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This Labor Day, As Unions Face Historic Attacks, It's Time to Stand Together and Fight for Jobs

Jobs are on everyone's mind and labor has been front-page news a lot this year; we need to remember to fight like the unions that brought us good jobs in the first place.
 
 
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If there was ever a year to think about the meaning of Labor Day, this would be it.

Organized labor has rocketed to the forefront of America's political consciousness, with conservative governors attacking the right to form a union, historic strikes, and a few unexpected victories along the way.

And while the right attacks unions and labor organizes to fight back, unemployment remains high, jobs tenuous, wages depressed and the economy slumping. No new jobs were created in August—that's right, none. The overall unemployment rate held steady, but the labor department also revised downward its jobs growth numbers for the previous two months, so the economy has actually been worse than we thought for most of the summer. Dean Baker also points out that the number of people underemployed, or “involuntarily working part-time jumped up by 430,000, to 8.8 million.”

Continued high unemployment leaves even workers who have jobs feeling desperate, and gives the bosses the upper hand to demand more work, lower wages, and givebacks from employees, while austerity politics has led to public sector layoffs across the country.

As Mike Konczal notes, “Average weekly earnings and average weekly hours both dropped slightly. We need these numbers to be taking off, not holding steady or declining. So the economy isn’t working even for those with a job.”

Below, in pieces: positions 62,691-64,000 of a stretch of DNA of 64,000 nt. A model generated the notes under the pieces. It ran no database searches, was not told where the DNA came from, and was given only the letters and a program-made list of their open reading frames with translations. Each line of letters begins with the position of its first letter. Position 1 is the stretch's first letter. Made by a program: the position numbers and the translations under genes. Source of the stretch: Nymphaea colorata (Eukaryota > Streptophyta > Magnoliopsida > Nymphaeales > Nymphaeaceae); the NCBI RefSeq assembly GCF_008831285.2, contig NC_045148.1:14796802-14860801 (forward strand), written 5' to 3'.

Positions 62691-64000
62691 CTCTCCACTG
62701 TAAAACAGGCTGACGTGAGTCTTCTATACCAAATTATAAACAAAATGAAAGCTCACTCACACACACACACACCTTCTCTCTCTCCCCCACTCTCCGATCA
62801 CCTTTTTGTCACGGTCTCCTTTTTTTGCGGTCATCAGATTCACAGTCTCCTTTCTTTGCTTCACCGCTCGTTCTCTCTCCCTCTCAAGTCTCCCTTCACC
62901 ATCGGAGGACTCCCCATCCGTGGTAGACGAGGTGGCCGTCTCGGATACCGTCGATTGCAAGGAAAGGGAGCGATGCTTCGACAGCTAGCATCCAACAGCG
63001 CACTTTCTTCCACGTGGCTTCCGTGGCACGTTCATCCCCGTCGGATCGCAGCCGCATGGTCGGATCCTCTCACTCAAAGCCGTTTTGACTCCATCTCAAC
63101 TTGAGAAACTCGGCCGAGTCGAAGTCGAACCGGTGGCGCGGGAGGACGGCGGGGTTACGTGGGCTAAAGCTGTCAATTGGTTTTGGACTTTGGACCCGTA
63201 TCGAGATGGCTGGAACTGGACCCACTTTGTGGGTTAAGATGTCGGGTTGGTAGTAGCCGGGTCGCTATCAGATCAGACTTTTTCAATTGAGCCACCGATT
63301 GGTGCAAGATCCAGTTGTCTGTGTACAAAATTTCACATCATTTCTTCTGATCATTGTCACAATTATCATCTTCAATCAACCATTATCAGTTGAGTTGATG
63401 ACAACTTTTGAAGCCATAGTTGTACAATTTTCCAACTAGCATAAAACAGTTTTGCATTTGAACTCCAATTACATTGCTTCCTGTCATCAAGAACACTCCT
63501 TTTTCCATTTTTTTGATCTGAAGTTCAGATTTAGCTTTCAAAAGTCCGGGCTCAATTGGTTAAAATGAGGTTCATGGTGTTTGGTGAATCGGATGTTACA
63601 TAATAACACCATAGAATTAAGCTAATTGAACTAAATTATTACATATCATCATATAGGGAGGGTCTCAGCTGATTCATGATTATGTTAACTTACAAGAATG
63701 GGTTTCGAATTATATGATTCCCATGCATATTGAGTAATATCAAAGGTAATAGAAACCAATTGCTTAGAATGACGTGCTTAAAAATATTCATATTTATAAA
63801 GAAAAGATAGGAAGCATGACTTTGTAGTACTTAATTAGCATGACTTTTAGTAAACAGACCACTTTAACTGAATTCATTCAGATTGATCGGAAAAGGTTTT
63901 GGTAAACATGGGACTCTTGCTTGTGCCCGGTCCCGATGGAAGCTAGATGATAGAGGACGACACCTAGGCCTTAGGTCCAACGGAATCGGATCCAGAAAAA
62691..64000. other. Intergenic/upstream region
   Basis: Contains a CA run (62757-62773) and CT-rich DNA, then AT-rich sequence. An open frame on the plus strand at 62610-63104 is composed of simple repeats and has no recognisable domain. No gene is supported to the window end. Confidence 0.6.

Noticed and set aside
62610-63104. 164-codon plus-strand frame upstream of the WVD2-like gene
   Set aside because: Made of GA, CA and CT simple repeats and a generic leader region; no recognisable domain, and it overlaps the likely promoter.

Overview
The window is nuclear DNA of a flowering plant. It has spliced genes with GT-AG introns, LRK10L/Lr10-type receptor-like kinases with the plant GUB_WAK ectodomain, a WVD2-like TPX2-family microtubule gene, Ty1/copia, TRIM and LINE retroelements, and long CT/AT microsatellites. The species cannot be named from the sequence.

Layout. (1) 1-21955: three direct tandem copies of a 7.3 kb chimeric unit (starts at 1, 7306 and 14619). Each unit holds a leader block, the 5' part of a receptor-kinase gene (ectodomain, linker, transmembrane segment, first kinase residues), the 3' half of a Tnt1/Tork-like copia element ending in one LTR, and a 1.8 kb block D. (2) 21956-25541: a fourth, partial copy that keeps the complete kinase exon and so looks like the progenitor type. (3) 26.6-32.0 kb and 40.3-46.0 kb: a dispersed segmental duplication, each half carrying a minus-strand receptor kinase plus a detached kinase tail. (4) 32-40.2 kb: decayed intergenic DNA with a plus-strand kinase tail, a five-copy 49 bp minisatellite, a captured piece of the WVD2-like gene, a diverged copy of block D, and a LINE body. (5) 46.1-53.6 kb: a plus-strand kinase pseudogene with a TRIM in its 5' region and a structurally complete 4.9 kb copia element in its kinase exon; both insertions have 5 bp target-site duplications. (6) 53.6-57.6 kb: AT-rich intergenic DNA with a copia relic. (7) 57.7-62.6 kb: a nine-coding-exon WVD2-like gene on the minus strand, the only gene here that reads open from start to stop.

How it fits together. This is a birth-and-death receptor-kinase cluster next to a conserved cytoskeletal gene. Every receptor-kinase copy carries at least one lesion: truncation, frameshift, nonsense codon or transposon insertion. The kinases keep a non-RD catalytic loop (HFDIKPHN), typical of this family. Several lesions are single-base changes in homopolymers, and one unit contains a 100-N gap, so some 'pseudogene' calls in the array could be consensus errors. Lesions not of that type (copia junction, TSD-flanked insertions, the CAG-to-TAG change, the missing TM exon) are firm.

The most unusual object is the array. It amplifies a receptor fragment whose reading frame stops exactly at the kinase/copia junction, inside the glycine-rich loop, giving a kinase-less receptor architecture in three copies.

He continues:

“Meanwhile, the average duration of unemployment has dropped while the median has increased. It’s too early to tell, but that’s a troubling sign with weak job growth — it means that we are likely seeing more and more unemployed people simply dropping out of the labor force instead of finding a job. This will continue to make the unemployment rate a less important indicator than the employment-to-population ratio.”

The picture is desperate and it's not getting any better. Many Labor Day barbecues this year will be overshadowed by grim economic realities. Many people are experiencing the pressure of being out of work or living in fear that their jobs will evaporate, having to put in longer hours or take a job that pays less, or being forced to take cuts in pensions or health benefits.

There is Power in a Union

Yet, this year has been exciting as well. While the economic picture remains bad, working people thrilled to the sight of Wisconsin's public workers, teachers and progressives occupying the capitol building in protest at Governor Scott Walker's attempt to take away union's rights to collective bargaining. As firefighters marched in solidarity and national labor leaders and rock stars descended on the city, Americans saw a mass, spontaneous pro-labor action that reminded us all of the real power of collective action.

Matt Stoller wrote at the time:

“Striking just isn’t in the collective memory of the American public anymore. This kind of highly politicized hybrid political protest/strike walks like an Egyptian these days, which is why Egyptians were sending Wisconsinites pizza and Madison protesters were holding signs lauding teachers, workers, and the new Egyptian flag. In fact, Madison may represent a new kind of American labor model, the melding of old school unions, Howard Dean-style internet-based organizing, Anonymous-style serious pranking, and social media reporting on protests and policy. There’s an anti-bailout class-based fervor here as well, with a simmering anger at Wall Street as subtext. It’s headless and global, though there is leadership. The most powerful moment so far in the Wisconsin conflict didn’t come from the actions of a labor leader, but from a prank call by alt-weekly 'Buffalo Beast' editor Ian Murphy, who pretended to be billionaire American oligarch David Koch and had a frank 20 minute conversation with Governor Scott Walker. Murphy originally wanted to pose as Hosni Mubarak, but couldn’t pull off the accent.”